Backcountry Skiing 101
My name is Kilian Echallier, I am 26 years old and part of the Prêt team since few years now ! I grew up in France and now I live in Innsbruck, Austria. I work half-time as an engineer and I spend the rest of the time on my skis ;) I principally do ski-touring and ski mountaineering, and even if you need to know how to ski to do those activities obviously, the most important is to know about avalanche danger. I will explain you the routine I do before every ski tour, to avoid at the maximum the risk of avalanche. First of all, you need to carry with you the 3 essentials : beacon, shovel and probe. You also need to know how to use them so train how to use them as much as you can with your friends or with a professional, it is not that easy if you are stressed. Do not forget to check the battery of your beacon, it should be at least 60%, if it is less just put new ones. Then you have to check the conditions, this is not the easiest part, especially if you are a beginner in backcountry skiing.
First, find a nice mountain where you want to go enjoying a nice ski tour. The important parameter when you plan the track of your tour is to check the steepness of where you go, if it is above 30° the risk to trigger an avalanche is present. You can easily check the zones where the steepness is below 30° on Fatmap or on AlpineQuest, two really good apps to plan your track. Do not over estimate yourself, and start with something easy.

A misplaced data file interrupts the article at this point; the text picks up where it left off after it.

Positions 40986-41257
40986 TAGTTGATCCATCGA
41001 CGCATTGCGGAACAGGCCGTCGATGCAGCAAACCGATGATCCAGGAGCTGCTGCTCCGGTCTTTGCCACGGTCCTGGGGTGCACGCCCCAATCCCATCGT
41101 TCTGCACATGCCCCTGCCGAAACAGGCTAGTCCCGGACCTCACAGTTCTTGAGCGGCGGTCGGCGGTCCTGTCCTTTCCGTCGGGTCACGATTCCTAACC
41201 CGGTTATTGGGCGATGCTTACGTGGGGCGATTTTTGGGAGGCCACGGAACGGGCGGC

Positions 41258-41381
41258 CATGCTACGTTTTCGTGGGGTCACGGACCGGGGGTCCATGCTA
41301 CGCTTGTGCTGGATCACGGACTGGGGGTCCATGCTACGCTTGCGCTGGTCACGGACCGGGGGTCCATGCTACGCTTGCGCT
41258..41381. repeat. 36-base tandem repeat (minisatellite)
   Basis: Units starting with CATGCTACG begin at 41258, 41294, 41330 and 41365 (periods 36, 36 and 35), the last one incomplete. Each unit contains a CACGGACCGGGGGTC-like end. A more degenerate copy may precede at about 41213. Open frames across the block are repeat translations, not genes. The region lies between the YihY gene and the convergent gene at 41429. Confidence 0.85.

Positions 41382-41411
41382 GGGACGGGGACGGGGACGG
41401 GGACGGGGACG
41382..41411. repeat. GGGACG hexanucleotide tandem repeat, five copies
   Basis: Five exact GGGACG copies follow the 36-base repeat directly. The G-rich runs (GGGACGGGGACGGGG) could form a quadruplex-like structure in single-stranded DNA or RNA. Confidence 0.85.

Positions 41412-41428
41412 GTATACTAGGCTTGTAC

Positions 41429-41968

Second thing check the weather forecast. It will gives you some informations about when to start for example, if it is going to be warm or If the weather is planned to turn bad at the in the afternoon, plan a smaller tour or start earlier for example.
Third, check the avalanche report. You can find the link to the avalanche report for each country in Europe where it is available on this website : https://www.avalanches.org/. The first thing you will see is a number from 1 to 5 marking the avalanche risk. This number gives you an overall estimation of the risk, but you can not only lean on that. You need to check the details of the snowpack conditions in the region where you want to go, for example which are the dangerous orientation, which kind of avalanche you have to take care about, It is not easy to understand everything but it gives you the most important informations.
You can do those three steps in a different order, but do them all. Don't forget that those reports are not perfects, and that the mountain can be unpredictable, so stay aware of any sign of risk of danger ! The zero-risk does not exist unfortunately. If you begin in the ski touring world go with an experienced friend or go with a guide and learn the basic from him, this is the best way to learn.